Most changelings, both Seelie and Unseelie, respect this rule since it serves as protection against the forces of Banality. Glamour is hard enough to find, and expending it on mortals so that they can witness the Dreaming for themselves is wasteful. Some changelings enchant select humans in order to bring them into their freeholds as lovers or retainers, but they are careful to remove any evidence of their existence from the minds of these mortals when they return them to the mortal world. Why? Could you imagine how easily you could destroy something by simple knowledge that you can disbelieve it? There are times in which mortals are enchanted, for fancy or for festivities, but the Dreaming itself steals the memories away to forgotten places. It does not want to be remembered by mortal minds. You cannot hunt something you don’t know exists. The fleeting beliefs of mortality shifted the world forever and puts us all at risk.

The Right of Rescue — All Kithain have the right to expect rescue from the foul grip of Banality. We are in danger together and must strive together to survive. Never leave anyone behind. Kithain are required to rescue other faeries or any creature of the Dreaming trapped by those who serve Banality.

There are many who have been lost to banality and we all must understand the risk we run living here a midst mortals. Most of our society adheres to this principle. After all, they might need rescuing one day. Seelie and Unseelie will forget their differences and come to each other’s aid when one or the other falls prey to the Dauntain or some other agent of Banality. While many changelings will try to rescue chimeric creatures such as unicorns or griffins, few risk themselves for minor chimera. To die by Banality is worse than murder by sword. It is a blindness of the soul.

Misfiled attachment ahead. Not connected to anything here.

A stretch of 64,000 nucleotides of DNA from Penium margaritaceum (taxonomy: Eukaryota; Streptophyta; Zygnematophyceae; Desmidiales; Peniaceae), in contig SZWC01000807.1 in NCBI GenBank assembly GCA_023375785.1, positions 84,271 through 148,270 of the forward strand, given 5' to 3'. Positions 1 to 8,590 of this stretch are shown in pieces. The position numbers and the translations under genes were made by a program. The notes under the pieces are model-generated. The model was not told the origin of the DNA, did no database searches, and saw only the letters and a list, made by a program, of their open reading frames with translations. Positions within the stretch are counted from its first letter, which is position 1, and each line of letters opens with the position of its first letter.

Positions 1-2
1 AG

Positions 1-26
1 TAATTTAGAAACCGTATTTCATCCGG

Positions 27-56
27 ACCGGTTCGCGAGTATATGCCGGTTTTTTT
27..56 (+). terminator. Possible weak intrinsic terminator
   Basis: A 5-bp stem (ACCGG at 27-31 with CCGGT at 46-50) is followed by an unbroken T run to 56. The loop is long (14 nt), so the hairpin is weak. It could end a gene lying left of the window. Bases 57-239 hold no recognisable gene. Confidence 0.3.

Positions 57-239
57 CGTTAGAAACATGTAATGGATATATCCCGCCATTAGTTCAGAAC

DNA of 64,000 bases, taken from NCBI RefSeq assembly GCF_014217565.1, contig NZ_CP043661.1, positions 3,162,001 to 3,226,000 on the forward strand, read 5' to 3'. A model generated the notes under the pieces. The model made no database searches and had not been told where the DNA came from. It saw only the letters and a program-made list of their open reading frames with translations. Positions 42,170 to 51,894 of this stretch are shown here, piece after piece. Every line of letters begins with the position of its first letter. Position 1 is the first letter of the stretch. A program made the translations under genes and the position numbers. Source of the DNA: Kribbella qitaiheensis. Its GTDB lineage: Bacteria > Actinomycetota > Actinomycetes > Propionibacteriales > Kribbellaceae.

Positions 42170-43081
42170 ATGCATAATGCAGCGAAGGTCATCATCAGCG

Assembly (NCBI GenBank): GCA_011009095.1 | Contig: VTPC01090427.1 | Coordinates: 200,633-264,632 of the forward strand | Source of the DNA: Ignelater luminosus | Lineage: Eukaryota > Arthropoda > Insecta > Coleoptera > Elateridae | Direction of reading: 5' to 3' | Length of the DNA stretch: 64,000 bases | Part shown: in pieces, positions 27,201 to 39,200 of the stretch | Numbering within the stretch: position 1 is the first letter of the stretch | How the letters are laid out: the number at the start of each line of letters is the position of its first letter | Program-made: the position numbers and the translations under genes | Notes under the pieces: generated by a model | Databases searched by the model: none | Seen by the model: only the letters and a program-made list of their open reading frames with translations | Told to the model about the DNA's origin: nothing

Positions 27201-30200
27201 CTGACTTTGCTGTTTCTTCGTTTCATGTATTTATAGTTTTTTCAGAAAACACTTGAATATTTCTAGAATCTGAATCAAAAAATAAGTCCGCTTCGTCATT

The Right of Safe Haven — All places of the Dreaming are sacred. Kithain cannot allow faerie places to be endangered. All those who seek refuge in such places must be admitted. Freeholds must be kept free of both Banality and worldly violence.

A few freeholds survived the shattering, resulting in completion for them. This has meant that this tenet is quite hard to. Rival claims to the same spot of dream-infused ground often lead to warfare that encroaches upon its boundaries, although in most cases combat on the actual grounds of a freehold is restricted to chimeric battle. Some lords try to bar their freeholds to outsider changelings for fear that unwanted visitors may waste the Glamour inherent in their holdings. Regardless of conflict, these are desperate times, and all must be welcome in the few freeholds that remain. If a Changeling comes to our door in need, we will let them in. If they come in aggression, we will promptly show them out.

The Right of Life — No Kithain shall spill the lifeblood of another Kithain. No Kithain shall bring salt tears unto the earth. No Kithain shall take from the Dreaming one of its own. Death is anathema.

This tenet is almost universally upheld, particularly since the Dreaming itself seems to enforce it by inflicting Banality upon a changeling who takes another changeling’s life. When two Kithain meet in combat, they usually wield chimerical weapons, although there are exceptions to this (such as nonlethal duels to first blood). No “real” damage is caused by such a chimerical battle. The loser, if “killed,” merely dies temporarily to the Dreaming and returns to her mortal seeming until reawakened by an infusion of Glamour.

The Oath of Escheat

I take you as my vassal. You are of my house, even as the very stones. I pledge to hold you, to guard you, and to keep you. I pledge to honor your service as it deserves, and to reward loyalty in kind. As the moon to the seas below, my will to yours. I pledge the Escheat to you.

With these words, a ruler formally signifies that she accepts another fae as a vassal. The oath is commonly spoken in conjunction with the Oath of Fealty, but not always. When these words are spoken, the speaker loses one Glamour point, and a chimerical gold coin, stamped with her visage, appears in her hand. The oath is not actually binding until the oathmaker offers, and the proposed vassal accepts, this token. Failure to abide by the terms of this oath indicates a fall from the ways of true fae honor, and thus causes the acquisition of a Banality point. Anyone currently bound by (and holding to) the terms of this oath, even if it is to but one vassal, gains an extra Willpower point per week.

Escheat